The Government needs to adopt the PPP model in narrowing this divide. Few such successful models are Yashasvini Health Scheme of Karnataka, Arogya Raksha Scheme in Andhra Pradesh, Telemedicine initiative by Narayana Hrudayalaya in Karnataka, GVK EMRI, Chiranjeevi Yojana of Gujarat, etc.
Since there is a shortage of hospitals, doctors and medical staff, technology and innovative solutions can play a huge role in reducing the overcrowding of clinics. eHealth (which includes ePrescribing, Clinical decision support system, Telemedicine, Telesurgery, Consumer Health Informatics), mHealth and Telerobotic surgeries are of huge significance, provided that the government pay heed to promote it. Telemedicine, particularly, is a solution to various challenges of the Indian healthcare system.
Moreover, biomedical research remains on the back seat in India, citing a lack of government expenditure. The Indian Council of Medical Research, a premier biomedical research agency in India, itself reported one of the lowest budgetary expenditures on research and development among major central government scientific agencies. Government spending has to be increased and incentives are to be provided to researchers to bridge the ever widening gap between academics and research.
Changing disease profiles and the emergence of new zoonotic diseases has questioned our existing health approach. In this situation, one health approach, which aims to integrate efforts in medicine, veterinary medicine, public health, agriculture and environmental health, assumes a much important role.
As I said earlier, a mere quantitative jump in spending without analysing where and how to spend takes our healthcare system nowhere. Steps such as strengthening infrastructure through sustainable financing and investment instruments, capacity building of the workforce including Auxiliary Nurse Midwives, adoption of new technologies viz. nanotechnology, biotechnology, machine learning, blockchain, addressing supply-side issues and regulation of medical practices is required.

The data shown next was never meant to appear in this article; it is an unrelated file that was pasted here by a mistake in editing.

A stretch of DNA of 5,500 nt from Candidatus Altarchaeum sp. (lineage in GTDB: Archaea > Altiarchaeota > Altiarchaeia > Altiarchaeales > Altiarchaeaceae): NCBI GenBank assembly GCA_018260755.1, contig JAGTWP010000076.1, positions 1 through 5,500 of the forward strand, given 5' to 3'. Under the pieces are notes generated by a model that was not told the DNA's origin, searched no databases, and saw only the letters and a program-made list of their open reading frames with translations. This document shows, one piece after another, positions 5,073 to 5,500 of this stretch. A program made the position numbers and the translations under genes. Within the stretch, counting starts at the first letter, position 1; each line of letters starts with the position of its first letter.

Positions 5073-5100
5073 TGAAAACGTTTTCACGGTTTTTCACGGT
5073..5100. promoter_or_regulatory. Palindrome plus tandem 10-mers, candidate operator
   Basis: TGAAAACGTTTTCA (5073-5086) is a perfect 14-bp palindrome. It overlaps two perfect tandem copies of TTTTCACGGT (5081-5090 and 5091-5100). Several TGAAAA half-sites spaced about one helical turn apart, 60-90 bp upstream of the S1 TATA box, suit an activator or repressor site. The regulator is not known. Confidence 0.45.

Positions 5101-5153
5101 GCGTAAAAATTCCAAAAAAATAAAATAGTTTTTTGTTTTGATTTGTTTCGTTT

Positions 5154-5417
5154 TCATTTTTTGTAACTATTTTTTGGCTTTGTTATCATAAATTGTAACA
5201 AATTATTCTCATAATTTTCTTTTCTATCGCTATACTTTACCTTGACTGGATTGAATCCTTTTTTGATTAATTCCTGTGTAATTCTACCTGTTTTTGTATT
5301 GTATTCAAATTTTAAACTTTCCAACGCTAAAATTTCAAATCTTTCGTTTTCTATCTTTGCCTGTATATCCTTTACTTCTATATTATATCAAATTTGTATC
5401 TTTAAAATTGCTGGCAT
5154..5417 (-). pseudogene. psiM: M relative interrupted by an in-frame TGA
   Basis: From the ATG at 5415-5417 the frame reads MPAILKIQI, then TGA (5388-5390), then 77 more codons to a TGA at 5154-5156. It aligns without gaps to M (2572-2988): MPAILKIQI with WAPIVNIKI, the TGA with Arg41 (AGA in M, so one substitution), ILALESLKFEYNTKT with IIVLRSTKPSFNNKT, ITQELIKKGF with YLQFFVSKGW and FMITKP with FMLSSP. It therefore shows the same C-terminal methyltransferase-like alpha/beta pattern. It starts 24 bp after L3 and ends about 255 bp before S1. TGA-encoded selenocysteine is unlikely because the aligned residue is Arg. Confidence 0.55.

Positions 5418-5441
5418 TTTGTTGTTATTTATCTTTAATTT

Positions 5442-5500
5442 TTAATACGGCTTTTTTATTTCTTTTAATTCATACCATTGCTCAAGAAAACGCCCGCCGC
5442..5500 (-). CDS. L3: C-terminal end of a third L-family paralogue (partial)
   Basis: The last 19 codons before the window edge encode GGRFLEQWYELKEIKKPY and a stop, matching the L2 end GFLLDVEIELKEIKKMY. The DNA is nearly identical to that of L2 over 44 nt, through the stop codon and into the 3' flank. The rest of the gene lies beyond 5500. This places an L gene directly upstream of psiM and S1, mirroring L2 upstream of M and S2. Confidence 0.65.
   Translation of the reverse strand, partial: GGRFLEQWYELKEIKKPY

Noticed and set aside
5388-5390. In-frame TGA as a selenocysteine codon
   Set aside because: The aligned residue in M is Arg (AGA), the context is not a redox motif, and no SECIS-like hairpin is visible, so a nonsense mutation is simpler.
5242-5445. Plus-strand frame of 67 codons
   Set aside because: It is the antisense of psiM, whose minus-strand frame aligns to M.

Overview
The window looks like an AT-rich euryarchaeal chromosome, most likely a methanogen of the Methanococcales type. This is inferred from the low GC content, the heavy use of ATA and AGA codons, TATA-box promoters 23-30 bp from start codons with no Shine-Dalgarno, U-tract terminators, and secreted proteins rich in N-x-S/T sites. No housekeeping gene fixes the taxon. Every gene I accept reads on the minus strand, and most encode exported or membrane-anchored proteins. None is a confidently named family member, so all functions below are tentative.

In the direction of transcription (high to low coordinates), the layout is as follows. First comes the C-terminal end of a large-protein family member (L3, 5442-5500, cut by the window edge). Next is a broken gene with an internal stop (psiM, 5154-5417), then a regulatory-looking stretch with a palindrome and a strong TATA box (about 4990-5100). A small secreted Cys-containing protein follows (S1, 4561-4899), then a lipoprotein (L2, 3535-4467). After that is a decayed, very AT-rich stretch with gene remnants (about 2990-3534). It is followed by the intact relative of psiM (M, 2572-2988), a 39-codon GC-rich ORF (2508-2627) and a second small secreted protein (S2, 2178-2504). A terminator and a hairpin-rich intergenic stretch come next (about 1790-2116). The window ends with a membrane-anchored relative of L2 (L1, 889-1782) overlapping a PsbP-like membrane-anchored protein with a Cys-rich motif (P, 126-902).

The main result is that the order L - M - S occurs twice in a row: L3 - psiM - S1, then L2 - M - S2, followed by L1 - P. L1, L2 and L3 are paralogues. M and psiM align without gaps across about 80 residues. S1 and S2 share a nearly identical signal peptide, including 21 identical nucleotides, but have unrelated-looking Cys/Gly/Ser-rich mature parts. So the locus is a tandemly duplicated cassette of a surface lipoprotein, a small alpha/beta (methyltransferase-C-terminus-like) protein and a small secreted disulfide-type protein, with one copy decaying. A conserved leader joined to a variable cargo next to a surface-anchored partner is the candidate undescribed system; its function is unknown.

Since health is under the State list of the constitution, corrective measures have to be taken by the centre to ensure effective cooperation for the betterment of health services. It is to be noted that in any healthcare system, there reaches a point beyond where the capacity of the healthcare system will fall short of resources. It is highly unrealistic to imagine, considering the population of our country, that supply will always outweigh demand. Can doubling the number of beds in hospitals guarantee that it is going to fulfil demand?
Ensuring effective and efficient curative healthcare has become a challenge because enough attention has not been given to preventive healthcare. The outbreak of the Coronavirus is proof of that. Had the population been careful about sanitation and hygiene (WASH), outcomes would have been less disastrous.
The deplorable condition of sanitation and hygiene in government hospitals has never made policymakers and administrators concerned and attentive about the issue. After all, WASH has a direct relation with nosocomial infections and antimicrobial resistance.
Simple economics suggests to us that if we have supply-side constraints, we need to make sure the demand remain less. This can be ensured by looking for alternatives like AYUSH, strengthening preventive healthcare, using traditional knowledge and most importantly, by creating awareness which is one of the fundamental pillars of healthcare.